Jason Krause, writing for Law.com, recently published an article encouraging a closer look at how the over 600 eDiscovery solutions on the market are built. While some argue that fancy bells and whistles make the solutions slick, Krause dives into the technology supporting these tools. Index Engines‘ Jim McGann contributes to this article with details about the limitations of Lucene, the common open source code many vendors are using. Index Engines, using patented purpose built technology, far exceeds the capabilities of the open source platforms. After all, bells and whistles are useless if the underpinnings of the platform aren’t up to snuff. Read the full Law.com article here.
The courts are starting to understand the benefits of using Index Engines in the collection of ESI, especially from backup tapes. In the recent case, Goshawk Dedicated and Kite Dedicated v American Viatical (Case No. 1:05-CV-2343-RWS Document 506 filed 12/08/2009) the judge issued a report on the production of ESI in support of the case. The original collection was to be focused on approximately 1TB of online data, however the decision was made to perform this collection on backup tape. The reasons given were, “backup tapes (a) would provide a more direct and economical route to responsive ESI vs. searching the online data. (b) would entail considerably less business disruption. The court also went on to direct the use of Index Engines for the collection of ESI for this case.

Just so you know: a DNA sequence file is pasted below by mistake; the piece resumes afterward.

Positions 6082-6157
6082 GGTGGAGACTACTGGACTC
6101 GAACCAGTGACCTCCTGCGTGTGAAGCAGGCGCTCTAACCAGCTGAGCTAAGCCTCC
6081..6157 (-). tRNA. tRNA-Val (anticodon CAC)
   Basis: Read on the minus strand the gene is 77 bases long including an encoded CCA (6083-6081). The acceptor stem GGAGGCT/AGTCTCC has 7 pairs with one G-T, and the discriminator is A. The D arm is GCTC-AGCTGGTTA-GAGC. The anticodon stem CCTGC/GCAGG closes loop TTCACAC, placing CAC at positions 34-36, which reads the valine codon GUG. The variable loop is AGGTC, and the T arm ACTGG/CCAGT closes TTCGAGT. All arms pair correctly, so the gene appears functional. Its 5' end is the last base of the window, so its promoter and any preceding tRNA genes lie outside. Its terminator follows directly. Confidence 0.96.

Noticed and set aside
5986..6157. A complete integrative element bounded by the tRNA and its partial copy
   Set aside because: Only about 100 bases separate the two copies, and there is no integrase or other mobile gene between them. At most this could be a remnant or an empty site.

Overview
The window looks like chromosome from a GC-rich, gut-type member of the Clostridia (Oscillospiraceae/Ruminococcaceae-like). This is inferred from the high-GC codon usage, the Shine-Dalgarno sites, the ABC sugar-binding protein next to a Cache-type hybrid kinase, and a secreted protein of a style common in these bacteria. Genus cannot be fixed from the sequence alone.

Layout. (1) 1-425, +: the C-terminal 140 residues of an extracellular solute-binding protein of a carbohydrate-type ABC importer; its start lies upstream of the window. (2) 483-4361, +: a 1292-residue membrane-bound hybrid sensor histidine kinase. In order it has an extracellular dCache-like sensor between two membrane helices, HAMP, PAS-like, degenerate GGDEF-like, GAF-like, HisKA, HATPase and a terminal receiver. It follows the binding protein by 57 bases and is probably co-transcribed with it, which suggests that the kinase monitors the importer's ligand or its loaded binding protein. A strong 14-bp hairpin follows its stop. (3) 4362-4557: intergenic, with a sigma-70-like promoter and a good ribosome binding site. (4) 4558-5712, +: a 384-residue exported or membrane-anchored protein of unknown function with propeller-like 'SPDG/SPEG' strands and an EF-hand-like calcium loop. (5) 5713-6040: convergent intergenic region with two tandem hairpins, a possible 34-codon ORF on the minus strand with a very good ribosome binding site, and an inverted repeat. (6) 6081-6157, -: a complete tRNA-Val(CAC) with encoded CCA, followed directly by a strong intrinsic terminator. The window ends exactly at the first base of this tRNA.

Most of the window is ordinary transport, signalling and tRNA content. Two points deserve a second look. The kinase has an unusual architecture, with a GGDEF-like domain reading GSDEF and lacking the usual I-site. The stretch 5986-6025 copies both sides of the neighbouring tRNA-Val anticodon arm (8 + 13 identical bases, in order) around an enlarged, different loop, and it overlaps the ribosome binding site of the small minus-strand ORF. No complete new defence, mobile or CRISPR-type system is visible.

The fact that courts are now mandating the use of Index Engines for collection of ESI from backup tapes versus online data show how far we have come with respect to the inaccessibility argument. In the past many cases have argued backup tapes are burdensome. Now we see cases where tapes are not cited as burdensome, but are in fact determined to be less burdensome and more economical when compared to online ESI collection.